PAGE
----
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New Method to Gauge Water Content of Drugs

Posted September 17, 2016 12:00 AM by Engineering360 eNewsletter

Quantifying the water content of solid drugs is one of the most commonly performed chemical tests, with an estimated more than 130 million processes carried out annually worldwide. Now, chemists at The University of Texas at Arlington have invented a new method of performing this test that they say is faster, cheaper, and more accurate than the traditional method, known as Karl Fischer titration. The new system can also be automated, thus reducing labor costs for pharmaceutical companies with potential economic benefits for consumers, researchers said.


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Re: New Method to Gauge Water Content of Drugs

09/18/2016 1:05 AM

You can't get your joint lit?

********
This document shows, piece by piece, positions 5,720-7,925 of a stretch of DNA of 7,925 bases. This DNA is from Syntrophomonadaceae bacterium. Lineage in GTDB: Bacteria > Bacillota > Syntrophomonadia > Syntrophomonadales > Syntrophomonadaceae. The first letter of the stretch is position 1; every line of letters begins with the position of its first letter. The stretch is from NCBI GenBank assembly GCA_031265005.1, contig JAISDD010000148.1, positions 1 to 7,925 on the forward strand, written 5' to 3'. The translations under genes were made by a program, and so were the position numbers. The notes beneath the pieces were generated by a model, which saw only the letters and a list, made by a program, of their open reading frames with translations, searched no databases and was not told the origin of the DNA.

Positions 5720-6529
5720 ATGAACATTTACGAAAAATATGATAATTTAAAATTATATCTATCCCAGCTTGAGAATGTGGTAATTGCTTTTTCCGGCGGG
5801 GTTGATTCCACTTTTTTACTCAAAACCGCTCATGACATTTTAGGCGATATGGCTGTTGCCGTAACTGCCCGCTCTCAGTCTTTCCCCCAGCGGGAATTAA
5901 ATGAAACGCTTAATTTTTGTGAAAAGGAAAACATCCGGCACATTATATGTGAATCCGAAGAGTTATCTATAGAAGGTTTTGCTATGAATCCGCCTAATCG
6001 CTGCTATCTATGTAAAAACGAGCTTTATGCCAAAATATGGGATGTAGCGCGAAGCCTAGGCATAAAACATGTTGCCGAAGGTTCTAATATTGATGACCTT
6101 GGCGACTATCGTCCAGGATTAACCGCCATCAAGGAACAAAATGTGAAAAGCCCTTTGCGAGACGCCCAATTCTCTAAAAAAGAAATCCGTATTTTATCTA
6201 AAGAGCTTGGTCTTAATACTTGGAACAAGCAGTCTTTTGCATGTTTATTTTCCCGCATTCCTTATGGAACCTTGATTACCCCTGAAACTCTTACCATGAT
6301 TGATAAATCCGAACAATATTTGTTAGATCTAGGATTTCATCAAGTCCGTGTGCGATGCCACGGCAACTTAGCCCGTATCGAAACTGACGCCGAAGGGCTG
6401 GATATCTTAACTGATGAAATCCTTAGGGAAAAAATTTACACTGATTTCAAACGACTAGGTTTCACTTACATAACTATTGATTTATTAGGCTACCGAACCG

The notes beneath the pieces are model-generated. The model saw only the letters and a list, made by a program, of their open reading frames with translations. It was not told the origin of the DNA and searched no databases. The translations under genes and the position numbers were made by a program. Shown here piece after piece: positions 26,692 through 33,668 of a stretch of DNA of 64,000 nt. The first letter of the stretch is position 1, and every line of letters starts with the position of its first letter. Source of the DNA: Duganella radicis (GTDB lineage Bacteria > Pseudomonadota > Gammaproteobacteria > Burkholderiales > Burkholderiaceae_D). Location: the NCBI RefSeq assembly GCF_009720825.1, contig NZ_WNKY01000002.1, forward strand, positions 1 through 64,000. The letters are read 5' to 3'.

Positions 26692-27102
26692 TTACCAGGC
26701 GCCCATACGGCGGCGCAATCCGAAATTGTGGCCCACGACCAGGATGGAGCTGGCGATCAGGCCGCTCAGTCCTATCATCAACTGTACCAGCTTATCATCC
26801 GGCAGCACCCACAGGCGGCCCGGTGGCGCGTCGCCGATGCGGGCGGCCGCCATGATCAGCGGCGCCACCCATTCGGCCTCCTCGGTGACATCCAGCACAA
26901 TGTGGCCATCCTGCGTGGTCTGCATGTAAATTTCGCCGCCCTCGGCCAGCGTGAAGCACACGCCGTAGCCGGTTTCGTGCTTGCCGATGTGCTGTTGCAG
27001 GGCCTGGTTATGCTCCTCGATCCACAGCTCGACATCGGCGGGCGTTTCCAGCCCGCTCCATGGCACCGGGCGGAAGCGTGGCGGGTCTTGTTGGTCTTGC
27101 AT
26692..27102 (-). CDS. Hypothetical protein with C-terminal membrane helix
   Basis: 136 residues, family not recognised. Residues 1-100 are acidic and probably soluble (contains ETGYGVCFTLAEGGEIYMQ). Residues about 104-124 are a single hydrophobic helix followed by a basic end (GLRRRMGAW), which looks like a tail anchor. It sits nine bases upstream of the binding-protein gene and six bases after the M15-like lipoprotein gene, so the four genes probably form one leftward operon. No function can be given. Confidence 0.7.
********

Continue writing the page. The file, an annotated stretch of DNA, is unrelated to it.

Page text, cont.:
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Re: New Method to Gauge Water Content of Drugs

09/19/2016 11:22 AM

This is absolutely insane, the GC supplies for a single test alone cost more than an entire production run of KFT or LOD tests. Yes faster, but given the current inflated costs of pharmaceuticals.......

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Re: New Method to Gauge Water Content of Drugs

09/19/2016 4:23 PM

Where do you get the idea this costs more than running KF? I suspect the highest costs for both are up front, but pharmaceutical companies can afford this easily.

Some of the ionic liquids mentioned are far more interesting to me than this application, as these may have applications in new cells for energy storage.

Carrier gas might be expensive, depends on if H2 is used and they have generators for that now.

The biggest time constraint in KF titration is getting the sample into the titration chamber, and pulling/keeping out wet air? There are even coulombetric KF titrators now that are pretty fast for near dry products.

Please do enlighten me on what is referred to.

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